* Third day of fighting between neighbours near western town
* Violence a test for the fragile government
* Ethnic and tribal conflicts rocking Libyan stability (Updates with death
toll, interior minister)
By Taha Zargoun
TRIPOLI, April 3 (Reuters) - A flare-up of fighting between rival militias
in the west of Libya has killed 14 people, the country's interim leadership
said on Tuesday, and officials announced the despatch of a force to restore
The clashes, between members of the Berber ethnic minority and their Arab
neighbours around the town of Zuwara, are a fresh test for the government
which has struggled to assert its authority since a revolt last year ended
Muammar Gaddafi's rule.
Militias from inside the predominantly Berber town, about 120 km (75 miles)
west of the Libyan capital, were exchanging mortars and large-calibre fire
with fighters from the nearby Arab settlements of Al-Jumail and Regdalin for
a third day.
The fighting around Zuwara, on the Mediterranean coast, is typical of the
kind of tribal and ethnic conflicts that have flared up since Gaddafi's
In most cases the violence is the result of a toxic mix of vendettas that
have been simmering for generations, the huge quantity of weapons in
circulation since the revolt, and the lack of a strong central authority.
"There are heavy clashes at the entrance to Regdalin, (and) heavy bombing
from Al-Jumail on Zuwara," Iyoub Sofian, from the Zuwara local council, told
Reuters by telephone.
He said representatives from the national army had tried to broker a
ceasefire on Monday, but it did not hold.
Mohammed al-Harizy, a spokesman for the National Transitional Council (NTC),
told a news conference that four people from Zuwara were killed and 10 from
the opposing side.
He also said 80 people had been injured on both sides and the fighting
Fawzi Abdel A'al, the Interior Minister, earlier told reporters his men
"We have prepared a force of 200 men from the Interior Ministry which has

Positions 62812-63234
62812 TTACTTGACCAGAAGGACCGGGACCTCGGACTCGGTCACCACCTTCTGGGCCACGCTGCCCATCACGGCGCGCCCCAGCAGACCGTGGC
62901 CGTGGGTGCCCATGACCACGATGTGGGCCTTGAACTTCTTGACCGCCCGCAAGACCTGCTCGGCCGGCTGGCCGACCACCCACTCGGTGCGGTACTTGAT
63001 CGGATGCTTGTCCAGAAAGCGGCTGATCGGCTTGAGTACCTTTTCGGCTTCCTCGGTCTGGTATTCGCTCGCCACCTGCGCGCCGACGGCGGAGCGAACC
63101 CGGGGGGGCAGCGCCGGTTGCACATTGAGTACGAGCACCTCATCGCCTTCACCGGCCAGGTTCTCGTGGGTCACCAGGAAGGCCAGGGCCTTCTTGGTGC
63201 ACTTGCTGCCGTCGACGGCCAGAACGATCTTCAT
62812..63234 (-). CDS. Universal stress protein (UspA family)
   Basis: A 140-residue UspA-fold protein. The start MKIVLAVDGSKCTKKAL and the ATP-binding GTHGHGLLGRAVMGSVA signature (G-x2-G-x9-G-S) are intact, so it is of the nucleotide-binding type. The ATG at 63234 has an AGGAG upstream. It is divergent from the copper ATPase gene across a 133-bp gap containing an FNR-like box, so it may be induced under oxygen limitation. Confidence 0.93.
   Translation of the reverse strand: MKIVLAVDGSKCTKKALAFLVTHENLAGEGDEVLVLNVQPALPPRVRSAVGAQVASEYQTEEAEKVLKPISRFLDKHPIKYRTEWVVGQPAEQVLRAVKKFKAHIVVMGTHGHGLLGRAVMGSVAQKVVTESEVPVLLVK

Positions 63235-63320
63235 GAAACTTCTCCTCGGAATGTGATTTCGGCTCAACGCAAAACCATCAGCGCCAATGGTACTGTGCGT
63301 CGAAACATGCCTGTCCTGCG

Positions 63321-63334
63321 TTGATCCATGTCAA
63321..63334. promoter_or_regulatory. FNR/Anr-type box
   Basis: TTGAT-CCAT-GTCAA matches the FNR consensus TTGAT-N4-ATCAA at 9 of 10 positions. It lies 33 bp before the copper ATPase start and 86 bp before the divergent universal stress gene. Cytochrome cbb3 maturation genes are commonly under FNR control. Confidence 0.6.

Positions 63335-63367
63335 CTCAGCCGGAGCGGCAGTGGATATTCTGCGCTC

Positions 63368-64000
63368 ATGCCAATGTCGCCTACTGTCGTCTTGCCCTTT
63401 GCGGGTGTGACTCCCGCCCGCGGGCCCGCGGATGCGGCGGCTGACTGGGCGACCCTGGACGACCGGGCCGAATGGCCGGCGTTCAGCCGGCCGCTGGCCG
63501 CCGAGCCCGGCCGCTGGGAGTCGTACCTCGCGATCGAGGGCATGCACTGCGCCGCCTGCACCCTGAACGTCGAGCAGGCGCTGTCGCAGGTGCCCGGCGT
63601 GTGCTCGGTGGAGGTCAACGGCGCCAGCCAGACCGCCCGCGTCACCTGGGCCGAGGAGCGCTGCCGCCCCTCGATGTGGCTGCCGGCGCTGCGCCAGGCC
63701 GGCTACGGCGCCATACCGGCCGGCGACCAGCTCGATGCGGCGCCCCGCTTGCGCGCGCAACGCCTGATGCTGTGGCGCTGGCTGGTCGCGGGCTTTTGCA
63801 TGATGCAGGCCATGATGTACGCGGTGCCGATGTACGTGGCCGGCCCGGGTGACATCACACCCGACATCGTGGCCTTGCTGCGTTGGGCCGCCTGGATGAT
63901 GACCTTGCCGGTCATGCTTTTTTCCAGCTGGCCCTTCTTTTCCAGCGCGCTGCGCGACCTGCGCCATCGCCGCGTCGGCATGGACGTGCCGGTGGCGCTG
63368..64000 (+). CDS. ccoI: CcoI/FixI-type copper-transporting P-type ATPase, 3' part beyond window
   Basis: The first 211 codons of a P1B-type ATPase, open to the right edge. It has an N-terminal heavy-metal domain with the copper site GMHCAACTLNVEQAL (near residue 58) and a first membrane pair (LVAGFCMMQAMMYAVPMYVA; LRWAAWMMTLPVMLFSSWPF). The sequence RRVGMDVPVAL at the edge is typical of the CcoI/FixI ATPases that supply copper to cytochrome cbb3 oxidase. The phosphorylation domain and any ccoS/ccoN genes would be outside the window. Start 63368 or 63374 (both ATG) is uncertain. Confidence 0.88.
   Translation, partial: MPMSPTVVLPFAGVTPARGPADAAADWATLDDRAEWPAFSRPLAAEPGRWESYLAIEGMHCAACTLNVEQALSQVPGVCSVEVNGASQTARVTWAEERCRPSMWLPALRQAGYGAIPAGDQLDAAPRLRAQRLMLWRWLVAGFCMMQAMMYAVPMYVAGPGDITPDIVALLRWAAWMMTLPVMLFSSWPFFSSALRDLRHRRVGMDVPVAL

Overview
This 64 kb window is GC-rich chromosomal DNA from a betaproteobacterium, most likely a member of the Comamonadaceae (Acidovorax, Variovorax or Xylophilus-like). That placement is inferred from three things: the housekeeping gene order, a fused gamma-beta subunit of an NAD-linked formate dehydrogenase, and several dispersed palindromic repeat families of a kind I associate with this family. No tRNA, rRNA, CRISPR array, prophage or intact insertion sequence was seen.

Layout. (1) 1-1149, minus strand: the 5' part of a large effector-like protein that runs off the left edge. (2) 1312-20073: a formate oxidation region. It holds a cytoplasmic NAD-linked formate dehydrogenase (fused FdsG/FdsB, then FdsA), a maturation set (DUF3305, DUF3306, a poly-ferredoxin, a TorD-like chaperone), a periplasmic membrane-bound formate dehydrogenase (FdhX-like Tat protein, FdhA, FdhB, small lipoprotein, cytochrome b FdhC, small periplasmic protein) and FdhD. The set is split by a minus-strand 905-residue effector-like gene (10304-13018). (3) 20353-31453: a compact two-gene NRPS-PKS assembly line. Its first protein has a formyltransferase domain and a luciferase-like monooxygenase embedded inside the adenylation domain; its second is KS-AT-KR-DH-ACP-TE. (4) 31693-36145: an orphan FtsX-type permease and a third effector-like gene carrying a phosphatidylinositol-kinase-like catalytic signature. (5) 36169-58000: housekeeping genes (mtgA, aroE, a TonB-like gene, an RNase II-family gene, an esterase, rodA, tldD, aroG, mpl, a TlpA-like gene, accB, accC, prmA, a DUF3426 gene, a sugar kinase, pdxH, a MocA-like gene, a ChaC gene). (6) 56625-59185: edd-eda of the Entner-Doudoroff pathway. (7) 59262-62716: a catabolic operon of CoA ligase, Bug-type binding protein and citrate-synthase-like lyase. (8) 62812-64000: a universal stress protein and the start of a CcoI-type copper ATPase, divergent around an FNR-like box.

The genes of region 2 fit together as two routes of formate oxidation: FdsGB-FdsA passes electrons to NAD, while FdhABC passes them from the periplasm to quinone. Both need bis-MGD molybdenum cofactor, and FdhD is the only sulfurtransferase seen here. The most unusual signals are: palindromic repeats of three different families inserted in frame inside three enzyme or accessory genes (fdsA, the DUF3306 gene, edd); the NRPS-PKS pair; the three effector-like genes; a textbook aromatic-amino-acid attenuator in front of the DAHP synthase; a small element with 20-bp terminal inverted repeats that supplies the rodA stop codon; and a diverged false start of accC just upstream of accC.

been directed to the region," he said in Tripoli. A'al said he was also
coordinating with the national army for a contingent of troops to be sent to
"I am asking the two sides to restrain themselves ... because there will be
no winner in this battle," he said.
It was not clear though whether the national government could muster an
effective force. It is still building its security forces. In the past it
has had to request help from friendly militias to restore order because its
own units were not up to the job.
From inside Zuwara, Sofian said two sides were exchanging mortar fire and
anti-aircraft rounds from guns adapted to shoot at targets on the ground
"We stopped firing, but Al-Jumail and Regdalin did not stop the bombing, so
we received orders to attack," Sofian said.
It was not immediately possible to contact fighters in Al-Jumail or
Zuwara lies on the main highway linking Tripoli to neighbouring Tunisia, a
vital supply route for the Libyan capital.
An Interior Ministry official told Reuters the confrontation had started on
Sunday when a group of Zuwara men hunting for game accidentally shot someone
from Al-Jumail. They were briefly detained, angering people in Zuwara.
In another confrontation that has underlined Libya's fragility, about 150
people were killed in clashes over the past week between rival tribes in the
southern city of Sabha. (Writing by Christian Lowe; Editing by Ben Harding)
C Thomson Reuters 2012 All rights reserved
------------[ Sent via the dehai-wn mailing list by dehai.org]--------------
Received on Tue Apr 03 2012 - 16:24:06 EDT